This is one skill that I think is bound to pop up on almost every single '6 tips to get better at x' list ever created. Time management is such a core skill not only in your career, but in your life - and it's one that you either learn to develop and maximise on, or pay for later on. My post on time explains more on this.
Do your best to prioritise on what matters to you. Don’t get me wrong, I think myself and a lot of my friends who are also aerospace engineers would agree we all do our fair share of doom scrolling - but it takes a bit of effort to fully lay out a schedule for yourself - and it pays off massively in the long run, especially if you start at the beginning of term.
Whether it’s on Google calendar and linked to your lecture schedule, something you write in a bullet journal, or even just a rough outline, like a daily highlight of three things you’d like to achieve by the end of the day - set it out beforehand so you can save yourself the stress later.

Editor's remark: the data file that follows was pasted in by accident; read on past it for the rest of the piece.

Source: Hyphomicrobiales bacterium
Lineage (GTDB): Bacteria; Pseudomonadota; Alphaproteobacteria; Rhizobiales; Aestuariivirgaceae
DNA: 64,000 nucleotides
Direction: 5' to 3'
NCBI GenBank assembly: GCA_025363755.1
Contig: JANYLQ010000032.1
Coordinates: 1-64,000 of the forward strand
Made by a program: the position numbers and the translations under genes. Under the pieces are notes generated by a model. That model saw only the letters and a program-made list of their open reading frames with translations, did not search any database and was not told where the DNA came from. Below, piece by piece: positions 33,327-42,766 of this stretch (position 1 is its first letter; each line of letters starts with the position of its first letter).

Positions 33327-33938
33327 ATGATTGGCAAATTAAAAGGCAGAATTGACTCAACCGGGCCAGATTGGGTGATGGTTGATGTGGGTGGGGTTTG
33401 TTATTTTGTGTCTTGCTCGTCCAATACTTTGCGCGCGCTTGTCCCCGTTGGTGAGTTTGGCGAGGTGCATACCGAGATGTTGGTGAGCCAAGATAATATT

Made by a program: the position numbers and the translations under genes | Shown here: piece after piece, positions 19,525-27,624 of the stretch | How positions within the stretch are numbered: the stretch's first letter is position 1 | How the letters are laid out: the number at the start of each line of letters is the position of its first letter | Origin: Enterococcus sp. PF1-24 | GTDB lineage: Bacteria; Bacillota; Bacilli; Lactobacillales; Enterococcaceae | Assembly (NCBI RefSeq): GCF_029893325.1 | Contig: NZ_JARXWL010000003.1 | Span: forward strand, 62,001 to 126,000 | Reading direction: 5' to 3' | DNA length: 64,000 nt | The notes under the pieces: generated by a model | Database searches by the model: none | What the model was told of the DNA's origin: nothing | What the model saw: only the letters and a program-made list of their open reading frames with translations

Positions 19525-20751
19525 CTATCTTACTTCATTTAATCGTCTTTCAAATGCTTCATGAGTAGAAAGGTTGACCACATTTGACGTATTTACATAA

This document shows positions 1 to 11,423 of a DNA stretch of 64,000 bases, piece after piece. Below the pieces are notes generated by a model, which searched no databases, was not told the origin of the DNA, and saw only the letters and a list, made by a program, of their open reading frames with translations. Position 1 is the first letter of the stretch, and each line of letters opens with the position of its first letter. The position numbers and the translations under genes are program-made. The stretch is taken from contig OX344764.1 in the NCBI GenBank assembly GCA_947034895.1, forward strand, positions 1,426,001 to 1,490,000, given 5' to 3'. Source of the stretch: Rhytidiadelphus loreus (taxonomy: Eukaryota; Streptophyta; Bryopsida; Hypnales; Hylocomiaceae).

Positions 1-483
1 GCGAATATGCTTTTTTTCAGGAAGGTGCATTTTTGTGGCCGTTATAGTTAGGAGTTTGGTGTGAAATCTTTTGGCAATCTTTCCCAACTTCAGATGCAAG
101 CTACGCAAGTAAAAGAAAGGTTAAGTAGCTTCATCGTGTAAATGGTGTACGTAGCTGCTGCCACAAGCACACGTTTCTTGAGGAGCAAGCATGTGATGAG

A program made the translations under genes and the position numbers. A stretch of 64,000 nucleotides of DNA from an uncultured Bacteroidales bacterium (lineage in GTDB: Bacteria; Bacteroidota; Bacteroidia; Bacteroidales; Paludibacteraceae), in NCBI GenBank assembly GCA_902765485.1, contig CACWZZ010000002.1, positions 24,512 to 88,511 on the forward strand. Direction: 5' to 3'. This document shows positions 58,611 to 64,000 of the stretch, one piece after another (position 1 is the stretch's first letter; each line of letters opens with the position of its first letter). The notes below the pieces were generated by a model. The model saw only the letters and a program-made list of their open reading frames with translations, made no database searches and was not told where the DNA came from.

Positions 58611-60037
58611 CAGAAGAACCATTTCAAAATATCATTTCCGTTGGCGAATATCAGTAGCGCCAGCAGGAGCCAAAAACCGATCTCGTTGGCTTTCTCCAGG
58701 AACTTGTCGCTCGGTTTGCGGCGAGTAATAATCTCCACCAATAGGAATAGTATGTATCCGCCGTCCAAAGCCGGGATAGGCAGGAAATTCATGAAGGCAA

I won't tell you to follow an exact schedule like "don’t work after 7pm" - purely because I realise everyone works differently. I myself have massive bursts of energy sometimes - if I really feel like it I could start at 10pm and work until 3am. Not to say that it's healthy, just that it’s me. I’m a night owl.
Embrace the strategies that work for you, and put less weight on what people tell you to do.
Find Some Practical Experience.
Whether that’s through a course project, a summer internship, work experience or a placement, find a way to work on things that professionals actually do in their day jobs. For engineers - code programs, solder electronics, analyse structures - whatever it is, have something apart from your degree to put down on your CV because engineering companies absolutely lap that up. They love it.